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eBay accuses Microsoft and Yahoo of cybersecurity failure

Email giants must act on phishing

Banks, online merchants and technology vendors must work together to prevent security problems such as phishing attacks and data breaches, eBay President and CEO Meg Whitman said yesterday.

Whitman called on large email service providers such as Yahoo and Microsoft to reject emails supposedly coming from eBay or subsidiary PayPal that do not include domain key signing authentications on them. eBay now puts the digital signatures on all the email it sends, amounting to "billions" of pieces of email a year, Whitman said at a Visa security summit in Washington, D.C.

Phishing attacks, in which a scammer sends fake email to entice recipients into giving up passwords and other information, remain a major concern at eBay and PayPal, Whitman said. No longer the domain of small-time crooks with bad grammar, phishing schemes are becoming sophisticated tools of organized crime, she added.

Even those customers that recognize phishing schemes can get disgusted and stop doing business with the targeted businesses, she added. "It erodes the trust we've tried so hard to build," Whitman said. "We need to make it so hard for the bad guys that they ultimately think it's not worth their time to mess with our customers."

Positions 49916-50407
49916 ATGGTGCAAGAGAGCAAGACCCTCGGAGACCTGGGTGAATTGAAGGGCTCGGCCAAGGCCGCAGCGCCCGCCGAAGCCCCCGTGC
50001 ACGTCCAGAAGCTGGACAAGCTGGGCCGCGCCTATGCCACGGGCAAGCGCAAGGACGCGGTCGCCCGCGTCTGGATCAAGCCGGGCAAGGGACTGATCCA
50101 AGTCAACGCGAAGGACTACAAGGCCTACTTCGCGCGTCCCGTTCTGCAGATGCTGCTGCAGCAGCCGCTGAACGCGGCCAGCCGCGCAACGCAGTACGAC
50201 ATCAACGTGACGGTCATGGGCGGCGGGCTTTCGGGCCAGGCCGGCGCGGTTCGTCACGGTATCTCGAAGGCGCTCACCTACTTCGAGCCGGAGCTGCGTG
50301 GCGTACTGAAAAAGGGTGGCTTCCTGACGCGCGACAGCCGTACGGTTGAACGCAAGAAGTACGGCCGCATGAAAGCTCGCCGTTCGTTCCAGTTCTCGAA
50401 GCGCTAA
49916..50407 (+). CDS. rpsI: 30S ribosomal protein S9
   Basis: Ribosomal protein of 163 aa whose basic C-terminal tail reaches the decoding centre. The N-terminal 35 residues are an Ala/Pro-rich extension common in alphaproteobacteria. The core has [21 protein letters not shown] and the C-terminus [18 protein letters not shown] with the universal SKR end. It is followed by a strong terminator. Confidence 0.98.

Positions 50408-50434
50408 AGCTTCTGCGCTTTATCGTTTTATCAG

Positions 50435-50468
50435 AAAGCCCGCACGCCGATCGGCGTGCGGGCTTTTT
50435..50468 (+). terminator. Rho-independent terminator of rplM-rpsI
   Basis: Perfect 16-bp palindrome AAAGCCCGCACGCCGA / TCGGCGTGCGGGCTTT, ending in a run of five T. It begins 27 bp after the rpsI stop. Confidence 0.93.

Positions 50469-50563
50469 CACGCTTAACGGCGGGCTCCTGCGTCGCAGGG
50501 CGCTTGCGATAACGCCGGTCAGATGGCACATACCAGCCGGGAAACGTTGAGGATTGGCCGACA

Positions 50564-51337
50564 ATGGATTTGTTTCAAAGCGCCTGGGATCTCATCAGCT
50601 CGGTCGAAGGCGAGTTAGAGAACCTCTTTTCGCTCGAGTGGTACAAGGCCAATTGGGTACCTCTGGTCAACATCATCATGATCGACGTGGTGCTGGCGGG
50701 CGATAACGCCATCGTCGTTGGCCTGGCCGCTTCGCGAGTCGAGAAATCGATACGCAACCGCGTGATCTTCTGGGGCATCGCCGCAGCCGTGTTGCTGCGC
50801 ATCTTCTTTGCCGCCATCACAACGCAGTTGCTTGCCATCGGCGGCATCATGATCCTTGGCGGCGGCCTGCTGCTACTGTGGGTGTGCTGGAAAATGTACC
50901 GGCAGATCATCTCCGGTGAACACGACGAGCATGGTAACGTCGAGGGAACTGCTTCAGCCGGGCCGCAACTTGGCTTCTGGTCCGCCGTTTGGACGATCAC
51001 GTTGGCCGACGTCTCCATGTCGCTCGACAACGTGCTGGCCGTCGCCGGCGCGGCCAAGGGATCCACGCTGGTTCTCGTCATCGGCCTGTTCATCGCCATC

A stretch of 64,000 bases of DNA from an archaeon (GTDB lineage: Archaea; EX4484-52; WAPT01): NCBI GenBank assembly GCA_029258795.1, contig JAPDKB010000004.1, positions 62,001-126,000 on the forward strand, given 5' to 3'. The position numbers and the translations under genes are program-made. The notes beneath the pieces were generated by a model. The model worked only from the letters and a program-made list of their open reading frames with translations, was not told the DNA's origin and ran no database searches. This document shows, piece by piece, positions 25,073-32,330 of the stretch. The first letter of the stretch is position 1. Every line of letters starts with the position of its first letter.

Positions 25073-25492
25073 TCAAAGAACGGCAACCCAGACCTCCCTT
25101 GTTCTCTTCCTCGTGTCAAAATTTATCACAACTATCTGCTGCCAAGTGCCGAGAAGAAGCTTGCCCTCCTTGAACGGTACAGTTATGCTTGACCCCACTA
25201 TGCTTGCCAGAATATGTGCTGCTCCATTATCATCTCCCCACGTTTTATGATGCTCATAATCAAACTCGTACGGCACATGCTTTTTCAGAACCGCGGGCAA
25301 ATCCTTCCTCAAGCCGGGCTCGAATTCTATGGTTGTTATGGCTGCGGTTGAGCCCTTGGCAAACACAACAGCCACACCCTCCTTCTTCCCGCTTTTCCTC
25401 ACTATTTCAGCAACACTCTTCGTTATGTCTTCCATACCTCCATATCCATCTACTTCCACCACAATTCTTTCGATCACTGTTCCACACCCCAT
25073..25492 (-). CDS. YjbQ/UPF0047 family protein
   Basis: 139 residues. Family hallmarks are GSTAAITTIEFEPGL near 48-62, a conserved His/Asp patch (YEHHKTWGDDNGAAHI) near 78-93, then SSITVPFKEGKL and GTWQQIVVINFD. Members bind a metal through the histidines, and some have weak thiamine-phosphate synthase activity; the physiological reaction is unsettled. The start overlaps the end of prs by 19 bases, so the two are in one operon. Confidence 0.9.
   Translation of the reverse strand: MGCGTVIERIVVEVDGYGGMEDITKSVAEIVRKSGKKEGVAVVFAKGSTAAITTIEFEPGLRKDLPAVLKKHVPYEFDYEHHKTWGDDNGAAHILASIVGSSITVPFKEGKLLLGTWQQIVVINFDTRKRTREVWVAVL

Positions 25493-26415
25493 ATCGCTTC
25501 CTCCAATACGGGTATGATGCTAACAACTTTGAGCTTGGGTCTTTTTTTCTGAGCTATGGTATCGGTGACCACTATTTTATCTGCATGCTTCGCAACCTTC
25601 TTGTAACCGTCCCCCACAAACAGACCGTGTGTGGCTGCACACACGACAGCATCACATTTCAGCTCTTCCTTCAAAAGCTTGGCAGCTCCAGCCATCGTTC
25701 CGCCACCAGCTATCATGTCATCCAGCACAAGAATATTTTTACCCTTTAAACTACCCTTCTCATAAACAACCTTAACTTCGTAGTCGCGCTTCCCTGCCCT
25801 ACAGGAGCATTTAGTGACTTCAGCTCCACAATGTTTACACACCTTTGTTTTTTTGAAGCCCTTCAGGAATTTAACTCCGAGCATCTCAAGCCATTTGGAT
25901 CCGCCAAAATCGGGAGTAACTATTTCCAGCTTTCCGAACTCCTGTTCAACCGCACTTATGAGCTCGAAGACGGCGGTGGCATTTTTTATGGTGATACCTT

Whitman also called on banks to share information about known scams and data breaches more quickly with third-party payers like PayPal. In many cases, banks share the information with each other immediately, but it takes "days or weeks or months" to reach businesses like PayPal. With faster information sharing, more scams could be prevented instead of dealt with after the fact, she said.

The eBay online auction model works because most people are basically good and not out to scam others, Whitman said. However, Internet scammers continue to look for new ways to make money, she said.

"Security on the Internet is actually an arms race in the classic form," she said.

Earlier in the conference, Visa USA President and CEO John Philip Coghlan told the audience of more than 400 business, government and academic leaders that payment security must become more of a strategic priority for businesses. All organizations involved in the payments system need to invest in security, he said.

Maintaining trust is "emerging as one of the critical business issues of the 21st century," Coghlan said.

Visa is working on pilot programs to protect card security, including encryption and dynamically generated authorization information on payment cards, he said.


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